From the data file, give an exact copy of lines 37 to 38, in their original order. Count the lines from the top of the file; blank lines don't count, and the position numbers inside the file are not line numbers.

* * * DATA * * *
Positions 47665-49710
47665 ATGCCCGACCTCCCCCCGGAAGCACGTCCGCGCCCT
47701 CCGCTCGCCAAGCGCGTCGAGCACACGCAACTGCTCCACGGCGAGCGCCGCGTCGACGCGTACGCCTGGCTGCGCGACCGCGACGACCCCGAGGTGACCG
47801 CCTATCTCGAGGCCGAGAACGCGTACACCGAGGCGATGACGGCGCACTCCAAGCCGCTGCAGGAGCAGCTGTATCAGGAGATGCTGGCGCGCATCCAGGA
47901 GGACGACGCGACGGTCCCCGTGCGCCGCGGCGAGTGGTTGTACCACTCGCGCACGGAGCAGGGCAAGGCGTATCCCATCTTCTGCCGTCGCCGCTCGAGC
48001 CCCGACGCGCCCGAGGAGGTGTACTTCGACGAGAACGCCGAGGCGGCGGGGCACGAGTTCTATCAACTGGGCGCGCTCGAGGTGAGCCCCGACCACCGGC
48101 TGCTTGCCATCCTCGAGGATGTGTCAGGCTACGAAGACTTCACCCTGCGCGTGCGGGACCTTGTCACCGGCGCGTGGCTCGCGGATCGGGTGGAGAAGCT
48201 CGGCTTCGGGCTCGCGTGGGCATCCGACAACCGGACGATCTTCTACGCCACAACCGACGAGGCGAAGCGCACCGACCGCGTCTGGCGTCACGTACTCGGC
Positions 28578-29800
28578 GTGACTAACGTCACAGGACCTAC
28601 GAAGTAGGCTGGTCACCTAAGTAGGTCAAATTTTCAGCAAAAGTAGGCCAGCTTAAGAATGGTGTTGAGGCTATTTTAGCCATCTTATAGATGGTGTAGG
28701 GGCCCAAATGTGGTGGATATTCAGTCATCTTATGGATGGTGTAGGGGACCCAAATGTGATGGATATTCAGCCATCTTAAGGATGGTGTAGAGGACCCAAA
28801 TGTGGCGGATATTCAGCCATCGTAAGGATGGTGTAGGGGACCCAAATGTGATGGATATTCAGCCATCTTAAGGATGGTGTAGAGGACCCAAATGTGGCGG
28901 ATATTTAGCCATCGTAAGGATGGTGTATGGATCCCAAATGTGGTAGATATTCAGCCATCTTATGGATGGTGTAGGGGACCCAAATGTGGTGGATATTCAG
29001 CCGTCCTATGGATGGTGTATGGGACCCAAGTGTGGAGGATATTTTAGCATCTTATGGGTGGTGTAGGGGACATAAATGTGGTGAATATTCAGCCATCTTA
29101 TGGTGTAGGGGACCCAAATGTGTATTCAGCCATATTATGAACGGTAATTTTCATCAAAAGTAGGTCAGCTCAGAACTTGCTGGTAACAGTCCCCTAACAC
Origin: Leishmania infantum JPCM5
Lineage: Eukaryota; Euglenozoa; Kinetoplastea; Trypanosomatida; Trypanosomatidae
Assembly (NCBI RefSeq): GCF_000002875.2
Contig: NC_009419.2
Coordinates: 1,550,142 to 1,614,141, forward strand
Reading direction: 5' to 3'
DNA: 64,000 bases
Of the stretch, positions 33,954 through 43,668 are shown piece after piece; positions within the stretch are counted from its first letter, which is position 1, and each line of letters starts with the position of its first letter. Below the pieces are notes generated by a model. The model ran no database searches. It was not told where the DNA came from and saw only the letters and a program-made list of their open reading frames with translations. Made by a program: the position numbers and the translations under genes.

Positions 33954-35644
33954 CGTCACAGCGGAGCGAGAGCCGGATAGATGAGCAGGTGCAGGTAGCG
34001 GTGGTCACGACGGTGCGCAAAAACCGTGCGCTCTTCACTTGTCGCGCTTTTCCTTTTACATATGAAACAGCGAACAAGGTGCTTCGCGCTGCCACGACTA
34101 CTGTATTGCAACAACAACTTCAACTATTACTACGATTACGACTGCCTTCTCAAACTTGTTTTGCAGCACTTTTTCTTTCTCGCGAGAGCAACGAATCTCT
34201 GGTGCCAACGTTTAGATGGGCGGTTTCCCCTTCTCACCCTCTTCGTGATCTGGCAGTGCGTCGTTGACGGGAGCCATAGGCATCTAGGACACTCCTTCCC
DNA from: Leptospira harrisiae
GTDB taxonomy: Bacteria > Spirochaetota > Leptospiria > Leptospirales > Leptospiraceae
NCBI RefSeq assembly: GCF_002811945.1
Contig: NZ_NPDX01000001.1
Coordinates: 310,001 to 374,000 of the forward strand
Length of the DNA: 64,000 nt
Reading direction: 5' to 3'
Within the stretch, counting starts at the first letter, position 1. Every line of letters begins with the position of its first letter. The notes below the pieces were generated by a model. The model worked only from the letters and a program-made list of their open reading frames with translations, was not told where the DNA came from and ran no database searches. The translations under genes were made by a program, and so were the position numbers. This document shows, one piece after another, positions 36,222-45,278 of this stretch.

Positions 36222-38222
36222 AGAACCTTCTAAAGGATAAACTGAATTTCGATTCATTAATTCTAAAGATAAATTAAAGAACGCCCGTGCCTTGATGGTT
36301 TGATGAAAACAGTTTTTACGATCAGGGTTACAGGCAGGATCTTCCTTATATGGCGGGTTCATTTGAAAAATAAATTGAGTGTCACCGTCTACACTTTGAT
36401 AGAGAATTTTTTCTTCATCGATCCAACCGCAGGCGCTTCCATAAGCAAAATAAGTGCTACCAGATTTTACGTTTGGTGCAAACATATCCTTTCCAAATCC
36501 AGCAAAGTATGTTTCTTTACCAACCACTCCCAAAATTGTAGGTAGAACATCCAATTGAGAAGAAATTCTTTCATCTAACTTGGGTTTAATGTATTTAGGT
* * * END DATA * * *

Within the stretch, counting starts at the first letter, position 1. Every line of letters begins with the position of its first letter. The notes below the pieces were generated by a model. The model worked only from the letters and a program-made list of their open reading frames with translations, was not told where the DNA came from and ran no database searches. The translations under genes were made by a program, and so were the position numbers. This document shows, one piece after another, positions 36,222-45,278 of this stretch.

Positions 36222-38222